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In IT containerization, a grassroots movement grows up

Containers have made inroads into most app dev workflows and are headed for production, whether or not IT management is aware of it yet.

If you're in enterprise IT management and think your organization hasn't yet adopted containers, think again.

Chances are someone in the organization has already deployed containers -- probably a developer.

Eventually, the portability benefits that containers provide for the app dev process will work their way toward IT containerization in the production environment and force an organization-wide conversation about how best to manage that, according to consultants and analysts with experience in this area.

Many organizations have containers in use somewhere without it being known outside the small group using them, said Zubin Irani, CEO of cPrime Inc., an Agile software development consulting firm in San Francisco. "A developer could be using containers in their development environment, and ops might not know."

Sometimes systems administrators in an environment where Docker has been deployed don't even know it's there, according to Chris Riley, a founding partner at HKM Consulting in Rochester, Mass.

In one example, a HKM client wanted something simple and easy to set up for a test environment where the infrastructure was complex, so HKM helped the architect set up a Docker environment running in the Amazon Elastic Compute Cloud Container Service.

Once people see the value and advantages they get in test, they start to say, 'Why can't we push it to production?' That's when you get the barriers, where it hasn't been investigated and vetted for production use.
Chris Rileyfounding partner, HKM Consulting

"Two or three months later, we found out that his staff [members] weren't aware that Docker was being used," Riley said.

When operations do get in on the container craze, a grassroots approach might be the best way to introduce containers, Irani said.

"An ops person might say, 'I want to add Docker to my resume -- I'm going to go build a pilot and prove it works,'" Irani said. "The next environment request they get, they'll use Docker for that, and, all of a sudden, Docker is introduced into the company."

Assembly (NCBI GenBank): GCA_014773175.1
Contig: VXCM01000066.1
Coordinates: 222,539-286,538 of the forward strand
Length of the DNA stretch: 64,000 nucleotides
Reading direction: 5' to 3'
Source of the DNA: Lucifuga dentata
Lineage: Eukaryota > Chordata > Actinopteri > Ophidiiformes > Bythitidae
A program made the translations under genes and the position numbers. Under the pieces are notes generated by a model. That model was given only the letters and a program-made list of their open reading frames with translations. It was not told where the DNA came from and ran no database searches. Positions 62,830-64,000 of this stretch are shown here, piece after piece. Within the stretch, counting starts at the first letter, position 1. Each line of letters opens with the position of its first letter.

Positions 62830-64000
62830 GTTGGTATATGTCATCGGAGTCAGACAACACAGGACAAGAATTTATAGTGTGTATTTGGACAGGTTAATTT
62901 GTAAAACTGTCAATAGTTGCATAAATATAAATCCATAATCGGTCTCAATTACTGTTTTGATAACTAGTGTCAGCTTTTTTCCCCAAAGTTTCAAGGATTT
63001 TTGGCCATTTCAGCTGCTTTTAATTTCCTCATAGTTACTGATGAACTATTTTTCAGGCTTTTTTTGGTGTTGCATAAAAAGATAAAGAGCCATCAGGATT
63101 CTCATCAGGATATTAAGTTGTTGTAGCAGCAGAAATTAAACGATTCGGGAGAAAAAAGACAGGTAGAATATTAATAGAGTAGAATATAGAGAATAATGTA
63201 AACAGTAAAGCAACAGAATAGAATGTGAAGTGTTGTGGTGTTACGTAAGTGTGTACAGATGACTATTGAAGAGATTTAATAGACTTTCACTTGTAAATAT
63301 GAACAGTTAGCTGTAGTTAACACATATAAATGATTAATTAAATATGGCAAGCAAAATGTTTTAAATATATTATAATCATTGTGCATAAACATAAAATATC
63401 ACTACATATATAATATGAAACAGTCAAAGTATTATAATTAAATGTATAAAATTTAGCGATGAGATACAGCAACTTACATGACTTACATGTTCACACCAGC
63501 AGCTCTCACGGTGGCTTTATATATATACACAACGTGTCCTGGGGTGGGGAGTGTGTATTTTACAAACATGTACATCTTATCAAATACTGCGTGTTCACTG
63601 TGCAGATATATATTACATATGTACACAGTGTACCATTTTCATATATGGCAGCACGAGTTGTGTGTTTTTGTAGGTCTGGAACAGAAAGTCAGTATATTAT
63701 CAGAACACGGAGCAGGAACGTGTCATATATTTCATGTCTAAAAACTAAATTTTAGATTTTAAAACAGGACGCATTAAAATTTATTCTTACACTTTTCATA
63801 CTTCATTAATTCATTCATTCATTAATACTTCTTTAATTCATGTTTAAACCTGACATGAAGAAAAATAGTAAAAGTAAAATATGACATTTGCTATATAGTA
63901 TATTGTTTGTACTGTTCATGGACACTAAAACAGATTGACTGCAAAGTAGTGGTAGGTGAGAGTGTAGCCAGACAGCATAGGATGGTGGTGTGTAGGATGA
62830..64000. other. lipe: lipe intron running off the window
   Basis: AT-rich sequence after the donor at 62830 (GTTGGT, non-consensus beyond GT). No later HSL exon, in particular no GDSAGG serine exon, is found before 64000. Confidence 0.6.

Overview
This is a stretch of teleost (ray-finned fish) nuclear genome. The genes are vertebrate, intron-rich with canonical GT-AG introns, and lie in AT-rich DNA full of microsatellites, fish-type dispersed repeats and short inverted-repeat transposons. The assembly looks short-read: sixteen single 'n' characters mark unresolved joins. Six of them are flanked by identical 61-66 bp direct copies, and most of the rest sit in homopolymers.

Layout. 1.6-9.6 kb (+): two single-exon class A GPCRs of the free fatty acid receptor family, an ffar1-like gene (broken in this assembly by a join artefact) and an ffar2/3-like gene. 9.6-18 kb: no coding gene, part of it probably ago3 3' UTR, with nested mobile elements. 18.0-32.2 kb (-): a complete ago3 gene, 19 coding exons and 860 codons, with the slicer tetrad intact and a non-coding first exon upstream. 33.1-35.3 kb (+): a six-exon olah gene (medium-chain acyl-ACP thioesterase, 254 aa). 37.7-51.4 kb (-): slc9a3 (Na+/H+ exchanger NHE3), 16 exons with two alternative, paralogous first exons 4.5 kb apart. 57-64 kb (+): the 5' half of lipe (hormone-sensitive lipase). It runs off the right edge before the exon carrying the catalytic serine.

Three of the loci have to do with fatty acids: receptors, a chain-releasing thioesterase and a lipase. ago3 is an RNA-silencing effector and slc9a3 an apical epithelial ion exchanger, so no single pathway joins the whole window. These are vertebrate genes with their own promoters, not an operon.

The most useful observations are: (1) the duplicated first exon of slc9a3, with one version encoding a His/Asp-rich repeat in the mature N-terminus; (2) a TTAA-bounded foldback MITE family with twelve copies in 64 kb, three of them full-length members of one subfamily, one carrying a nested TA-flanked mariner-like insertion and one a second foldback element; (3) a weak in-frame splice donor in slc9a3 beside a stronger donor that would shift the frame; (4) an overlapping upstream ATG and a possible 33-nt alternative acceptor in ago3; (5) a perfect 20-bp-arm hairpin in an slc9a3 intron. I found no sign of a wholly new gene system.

The problem is, operations is generally seen as a cost center, so ops projects working with new technologies are rarely ordered from the top down, according to Irani.

"So, the best way for ops to roll this out is grassroots," he said. "That's what makes the most sense."

IT has seen this movie before

There's a familiar term for the way new technologies make inroads from the bottom up in organizations: shadow IT.

This term was coined in relation to cloud computing -- particularly cloud computing with Amazon Web Services -- where developers could just swipe a credit card and start running in the cloud.

"We've also seen this before with things like GitHub, where it started with the developers and became so prevalent … that it became a factor" in production decisions,

Analysts also point to VMware server virtualization and open source software as precedents for the grassroots IT containerization trend.

"In open source software, some companies would say they used some Linux and maybe MySQL databases, but that's about it," said Jay Lyman, analyst with 451 Research. "But then if you ran a code scan … they'd find out they had 1,200 open source software components in their process."

A developing conversation

While Docker containers are still relatively new by enterprise IT standards -- at about three years old -- their movement from the grassroots to production is sparking new conversations about how organizations should best manage security, governance and integration with the rest of the company's systems.

"Once people see the value and advantages they get in test, they start to say, 'Why can't we push it to production?'" Riley said. "That's when you get the barriers, where it hasn't been investigated and vetted for production use."

There, the adoption of containers might be put on hold for a while until the people driving the strategy for the overall organization are brought on board, Riley said. However, organizations that are looking to adopt microservices find containers often fit nicely into a continuous delivery model, as well as the DevOps concept of repeatability and consistency in their services.

Given the need to fit containers into corporate governance strategies, however, Riley predicted that Fortune 500 companies will move more slowly to adopt containers strategically than their startup brethren.

Docker as a company aims to address the IT operations and IT management crowd more aggressively now that it's found a solid footing among developers in order to get over the production hump, according to Lyman.

Most containers usage has started around applications, "but increasingly we're seeing Webscale companies running infrastructure on containers," Lyman said. "Enterprises don't function like those Webscale companies, but they would like to, and they are working on that."

To accommodate a coming "tsunami" of mainstream adoption of containers, vendors increasingly will package container products rather than expecting companies to build "erector sets" as early adopters have, said Gartner analyst Dennis Smith.

"A lot of the Global 2000 customers that I have are either kicking the tires on containers or at least developing strategies," Smith said.

Beth Pariseau is senior news writer for TechTarget's Data Center and Virtualization Media Group. Write to her at [email protected] or follow @PariseauTT on Twitter.

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